This engaging workshop was conducted by Mark Chignell, director of the Interactive Media Lab at the University of Toronto. He introducted the use of sensors as a tool in facilitating smart interactions to understand context and situations of our environment so that humans can work smarter, not harder. Smart interactions for health care is significant because of the criticality, complexity and richness of data within the sector. For example, using sensors to identify problematic clinical contexts can provide decision support, simplify tasks, and improve doctor/patient interactions. We had a guest scientist/physician, Dr. Jacques Lee, from Sunnybrook Hospital participate in the discussion, which was quite valuable in understanding the current processes and problems and gaining feedback about idealized scenarios and user study evalutions presented by IML researchers.
Dr. Lee presented an interesting topic that he specializes in: sensing and preventing delirium in the emergency department (ED). Delirium is an acute brain failure that is preventable, common, and is yet easy to miss and lethal. Approximately 30-35% of patients develop delirium as they remain immobile in the ED, but many of these patients are sent home because the condition was never detected by the doctor. Delirium can usually be detected by sensing abnormal extremes (hyperactivity or inactivity) and by testing direct cognitive tasks. Accelerometers attatched to the thigh or behind the ears to sense hyperactive motion are possible solutions for indicators. Questions of practicality and acceptance then must be considered including the visual appearance and obtrusiveness.
Overall the workshop delved into some interesting discussions between designers, researchers, healthcare specialists and technologists regarding the future of sensor-based technologies that can be used to improve current healthcare processes and human-computer/human-human interactions.
La semaine passé, j’ai reçu une invitation pour essayer Google Wave que Google a récemment introduit. On dirait que c’est le nouveau mode de communication et collaboration en ligne, avec l’objectif de révolutionner la façon dont on envoie des courri
els. À présent, les courriels restent simples et utiles dans nos vies quotidiennes, mais il y a quelques problèmes : il y a beaucoup de copies et versions du même courriel qui sont créés et envoyés pour chaque destinataire, on ne peut pas intégrer des contenus de richesses comme des vidéos, des diaporamas, ou des cartes, on doit faire des citations manuelles pour répondre à une partie d’un message et finalement, il n’est pas facile à envoyer une réponse privée à seulement quelques personnes dans un groupe message. Par suite, Google Wave traite une conversation comme un document en direct où toutes les participants partagent une seule copie de ce document. Ce concept permet tous les participants de se collaborer dans le courriel en temps réel.
Après avoir essayé Google Wave, j’étais tellement confus avec l’interface utilisateur. À mon avis, je trouve ce nouveau paradigme de combiner Gmail, Google Docs et Google Talk ensemble un peu déroutant parce qu’au départ, on dirait qu’il est comme une messagerie instantanée glorifiée et les chaînes de conversations sont désordonnées et ne sont pas linéaires. Cet outil est encore en avant-première et n’est pas très pratique, mais afin qu’il soit adopté si répandu comme les courriels on doit chercher des situations intéressantes dans laquelle on peut l’employer.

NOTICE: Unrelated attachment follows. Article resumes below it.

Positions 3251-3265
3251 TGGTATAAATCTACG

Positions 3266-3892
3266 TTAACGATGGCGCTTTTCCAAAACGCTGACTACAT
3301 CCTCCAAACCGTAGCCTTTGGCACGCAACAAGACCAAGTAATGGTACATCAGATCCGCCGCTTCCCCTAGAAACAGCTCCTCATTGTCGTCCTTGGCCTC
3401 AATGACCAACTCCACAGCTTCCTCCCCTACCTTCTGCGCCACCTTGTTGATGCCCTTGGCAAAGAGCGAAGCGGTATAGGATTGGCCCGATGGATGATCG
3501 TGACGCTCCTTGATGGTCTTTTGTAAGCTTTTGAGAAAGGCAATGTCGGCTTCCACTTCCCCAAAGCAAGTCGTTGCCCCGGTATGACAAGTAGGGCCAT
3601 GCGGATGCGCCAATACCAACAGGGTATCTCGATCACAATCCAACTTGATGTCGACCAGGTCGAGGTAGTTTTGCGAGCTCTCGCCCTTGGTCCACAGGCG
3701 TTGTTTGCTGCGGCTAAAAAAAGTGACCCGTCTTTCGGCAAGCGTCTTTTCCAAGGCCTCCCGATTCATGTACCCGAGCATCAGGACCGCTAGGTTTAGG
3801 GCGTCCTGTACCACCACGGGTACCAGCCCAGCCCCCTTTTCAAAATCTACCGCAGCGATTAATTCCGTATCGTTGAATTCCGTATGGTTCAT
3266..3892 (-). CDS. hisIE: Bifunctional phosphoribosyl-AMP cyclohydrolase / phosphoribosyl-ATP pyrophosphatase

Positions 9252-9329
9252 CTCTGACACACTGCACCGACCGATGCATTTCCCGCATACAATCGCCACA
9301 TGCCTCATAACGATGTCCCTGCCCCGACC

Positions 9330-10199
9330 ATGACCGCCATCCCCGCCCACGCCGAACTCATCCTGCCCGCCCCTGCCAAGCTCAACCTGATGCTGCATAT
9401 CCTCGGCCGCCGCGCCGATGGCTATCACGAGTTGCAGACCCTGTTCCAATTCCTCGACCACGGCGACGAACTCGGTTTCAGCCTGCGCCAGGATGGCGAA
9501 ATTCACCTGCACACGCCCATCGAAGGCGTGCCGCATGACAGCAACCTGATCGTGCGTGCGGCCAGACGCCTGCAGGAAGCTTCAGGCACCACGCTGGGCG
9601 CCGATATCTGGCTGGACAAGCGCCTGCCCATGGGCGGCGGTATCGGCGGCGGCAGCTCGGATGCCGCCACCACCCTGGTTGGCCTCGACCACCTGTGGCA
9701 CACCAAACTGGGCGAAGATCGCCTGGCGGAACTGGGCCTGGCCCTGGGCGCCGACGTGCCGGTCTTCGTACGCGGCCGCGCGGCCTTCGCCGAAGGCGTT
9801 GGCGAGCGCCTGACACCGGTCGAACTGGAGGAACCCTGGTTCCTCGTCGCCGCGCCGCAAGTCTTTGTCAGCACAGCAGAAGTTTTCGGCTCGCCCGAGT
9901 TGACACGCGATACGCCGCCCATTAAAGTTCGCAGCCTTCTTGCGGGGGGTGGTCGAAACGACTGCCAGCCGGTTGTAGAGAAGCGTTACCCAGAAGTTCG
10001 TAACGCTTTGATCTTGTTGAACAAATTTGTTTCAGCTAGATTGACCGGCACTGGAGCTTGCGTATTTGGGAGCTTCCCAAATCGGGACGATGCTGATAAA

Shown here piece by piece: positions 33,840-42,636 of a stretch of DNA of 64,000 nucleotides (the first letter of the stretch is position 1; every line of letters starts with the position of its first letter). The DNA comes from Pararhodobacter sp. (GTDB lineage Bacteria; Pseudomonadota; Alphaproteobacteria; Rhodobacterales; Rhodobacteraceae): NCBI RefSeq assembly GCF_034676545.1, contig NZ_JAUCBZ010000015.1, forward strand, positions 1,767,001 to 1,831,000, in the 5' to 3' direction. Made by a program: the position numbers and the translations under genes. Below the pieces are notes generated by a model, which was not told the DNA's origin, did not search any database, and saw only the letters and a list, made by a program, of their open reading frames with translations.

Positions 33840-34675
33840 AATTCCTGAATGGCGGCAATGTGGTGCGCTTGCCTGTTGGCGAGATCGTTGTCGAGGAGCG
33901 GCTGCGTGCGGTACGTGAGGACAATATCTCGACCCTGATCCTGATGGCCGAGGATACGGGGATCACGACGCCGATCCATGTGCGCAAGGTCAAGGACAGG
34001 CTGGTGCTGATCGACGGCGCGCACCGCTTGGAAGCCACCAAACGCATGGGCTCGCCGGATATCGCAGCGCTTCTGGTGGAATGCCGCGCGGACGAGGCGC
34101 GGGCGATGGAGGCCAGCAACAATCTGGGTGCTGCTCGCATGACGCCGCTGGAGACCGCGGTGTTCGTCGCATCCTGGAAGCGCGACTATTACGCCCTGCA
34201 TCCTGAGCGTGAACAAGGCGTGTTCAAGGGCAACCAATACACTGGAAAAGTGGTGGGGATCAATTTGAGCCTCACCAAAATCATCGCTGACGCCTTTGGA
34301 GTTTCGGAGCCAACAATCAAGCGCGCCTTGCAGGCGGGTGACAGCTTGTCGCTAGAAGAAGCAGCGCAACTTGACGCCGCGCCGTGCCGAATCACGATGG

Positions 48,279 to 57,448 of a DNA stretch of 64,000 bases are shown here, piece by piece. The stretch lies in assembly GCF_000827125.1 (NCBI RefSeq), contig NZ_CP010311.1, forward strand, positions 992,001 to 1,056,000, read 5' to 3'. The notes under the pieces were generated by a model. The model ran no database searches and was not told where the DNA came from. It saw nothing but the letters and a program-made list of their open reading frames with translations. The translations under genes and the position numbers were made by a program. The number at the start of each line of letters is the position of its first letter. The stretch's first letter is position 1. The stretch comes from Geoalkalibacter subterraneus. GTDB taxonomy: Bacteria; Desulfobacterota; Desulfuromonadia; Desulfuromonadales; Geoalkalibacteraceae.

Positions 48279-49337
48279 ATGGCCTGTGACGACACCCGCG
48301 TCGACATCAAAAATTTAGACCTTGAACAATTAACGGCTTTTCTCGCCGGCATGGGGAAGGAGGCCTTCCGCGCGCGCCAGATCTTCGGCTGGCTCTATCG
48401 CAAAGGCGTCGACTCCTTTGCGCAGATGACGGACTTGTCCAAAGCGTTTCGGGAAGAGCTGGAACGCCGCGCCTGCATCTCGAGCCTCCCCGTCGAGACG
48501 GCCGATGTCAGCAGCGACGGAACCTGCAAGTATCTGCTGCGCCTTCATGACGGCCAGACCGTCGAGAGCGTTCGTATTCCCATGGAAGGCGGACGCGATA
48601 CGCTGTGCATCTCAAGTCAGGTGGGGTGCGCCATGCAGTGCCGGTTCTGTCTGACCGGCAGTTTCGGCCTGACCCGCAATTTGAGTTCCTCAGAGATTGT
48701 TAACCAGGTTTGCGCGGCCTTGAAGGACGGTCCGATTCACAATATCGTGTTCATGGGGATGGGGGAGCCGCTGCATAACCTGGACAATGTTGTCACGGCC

Last night I attended Web Wednesday’s social mixer featuring Matt Mullenweg, the 25-year old founder of WordPress. Blogging is a very social method of communication. One interesting phenomenon that has emerged within the WordPress blogging sphere is a side community Club Penguin members, for exchanging cheats, items and trades. Matt’s team has a project extending from simple blogging called BuddyPress thats builds a social networking platform on top of WordPress installations. Matt also discussed the direction of moving WordPress from allowing the user to simply be a content producer (writer) to content consumer (reader) by perhaps aggregating feeds onto the WP dashboard.
And what about the microblogging trend popularized by Twitter and Facebook? Does this mean a fundamental shift for the way we produce and consume content? In a way, yes, since many people who have never devoted the time to maintaining a blog can now easily blog short, random thoughts (quite perfect for celebrities, many of whom have jumped on the bandwagon!) News feeds can be updated by the minute, which have some Twitterers replacing their RSS with reading news tweets. That is not to say that blogs are being pushed by the wayside. They are much more rich in content and character still, and embodies the personality of the writer.
Other interesting ideas Matt discussed was the future of centralizing means of distribution of content over the web. Now with a slew of social networking applications like Facebook, LinkedIn, Flickr, Tumblr, Delicious, Twitter, just to name a few, in addition to personal blogs, it is quite a hassle to update the same information or post the same content over multiple platforms to reach your different networks. The concept of a “hub press” will enable users to post and share content across multiple platforms from a central hub. Ping.fm is one online service that makes it easier to update your social networks from one location. Online articles provide the ability for readers to share them with people in their networks, to the extent that we have so many outlets through which to re-post.
In addition to managing one’s various social networks, it’s also another task to manage one’s identities that vary across networks, not unlike the roles we take on in real life under different social settings. This concept of separating and aggregating profiles is an interesting area of discussion. Ben Metcalfe sums up his article about this topic by stating that although the most logical thing to do would be to centralize all our information and accounts, our social behaviours and they way we interact in social groups is very organic and dynamic -they way we present ourselves changes according to the social context.